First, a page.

Decreased furnace wall corrosion in fluidised bed boilers - The influence of fuel lead content and sewage sludge additive
Usage of used-wood fuel in the power industry has resulted in increased corrosion problems for metallic materials in the boilers, most probably due to relatively high amounts of chlorine, alkali metals and heavy metals present in the fuel.
In this investigation, laboratory exposures were performed in order to study the influence of lead content in a wood-based fuel on the corrosion of selected materials. Field exposures were also performed to investigate whether co-firing sewage sludge with used-wood fuel could decrease the corrosion of materials in a boiler. Temperatures studied were 350 °C and 400 °C and the exposures were performed at furnace wall position for 8-14 h.
The findings showed increased corrosion of the low-alloyed steel 16Mo3 when increasing the lead content in the fuel. At 350 °C, the corrosion was minor but at 400 °C it was considered severe. The explanation for the corrosion at 400 °C was proposed to be a reaction between lead oxide and/or metallic lead, present in the deposit, with iron chloride, formed in the initial corrosion process, resulting in the formation of iron oxide and lead chloride. The presence of lead chloride in the deposit together with, in this case, potassium chloride, results in a very corrosive deposit due to formation of a low melting temperature salt mixture, traces of which were found in the oxide of the corroded samples. For the other tested materials negligible corrosion was observed.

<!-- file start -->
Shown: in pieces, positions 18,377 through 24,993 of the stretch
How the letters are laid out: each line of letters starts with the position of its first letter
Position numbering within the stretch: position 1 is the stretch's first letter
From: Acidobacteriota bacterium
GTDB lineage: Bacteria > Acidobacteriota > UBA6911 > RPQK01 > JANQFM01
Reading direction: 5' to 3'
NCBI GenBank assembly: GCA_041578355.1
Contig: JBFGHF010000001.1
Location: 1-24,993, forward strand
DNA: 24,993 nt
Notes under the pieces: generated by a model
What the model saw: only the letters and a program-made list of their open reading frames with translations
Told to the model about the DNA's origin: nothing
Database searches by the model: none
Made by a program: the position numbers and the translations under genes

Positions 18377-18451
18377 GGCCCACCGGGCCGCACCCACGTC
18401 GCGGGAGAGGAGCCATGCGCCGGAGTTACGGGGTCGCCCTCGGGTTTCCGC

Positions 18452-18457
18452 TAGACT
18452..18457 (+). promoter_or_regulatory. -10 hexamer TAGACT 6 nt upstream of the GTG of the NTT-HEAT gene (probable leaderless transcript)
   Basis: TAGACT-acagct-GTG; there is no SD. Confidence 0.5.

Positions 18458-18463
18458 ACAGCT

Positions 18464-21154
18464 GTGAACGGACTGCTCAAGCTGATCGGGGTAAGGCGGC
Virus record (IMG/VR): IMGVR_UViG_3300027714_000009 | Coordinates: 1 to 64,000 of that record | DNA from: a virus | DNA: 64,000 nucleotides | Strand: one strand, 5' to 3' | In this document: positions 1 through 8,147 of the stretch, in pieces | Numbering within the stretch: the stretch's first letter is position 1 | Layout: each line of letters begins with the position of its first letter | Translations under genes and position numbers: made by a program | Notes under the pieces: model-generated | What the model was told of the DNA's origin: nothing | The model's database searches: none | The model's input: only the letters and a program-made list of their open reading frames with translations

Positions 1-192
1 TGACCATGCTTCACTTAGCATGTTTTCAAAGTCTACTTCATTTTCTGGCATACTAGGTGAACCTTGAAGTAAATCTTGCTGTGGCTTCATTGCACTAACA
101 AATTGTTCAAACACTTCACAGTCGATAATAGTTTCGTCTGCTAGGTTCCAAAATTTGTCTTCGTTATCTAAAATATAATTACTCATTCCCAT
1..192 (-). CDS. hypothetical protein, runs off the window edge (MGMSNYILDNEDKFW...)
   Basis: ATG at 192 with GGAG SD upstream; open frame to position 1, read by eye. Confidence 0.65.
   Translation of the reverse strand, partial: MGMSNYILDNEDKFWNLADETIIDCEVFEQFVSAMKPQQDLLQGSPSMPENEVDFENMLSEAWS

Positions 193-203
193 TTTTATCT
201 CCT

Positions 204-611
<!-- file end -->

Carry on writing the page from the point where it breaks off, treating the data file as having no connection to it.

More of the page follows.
It was found that co-firing sewage sludge with a used-wood fuel decreased the corrosion for all tested materials.
Furnace wall corrosion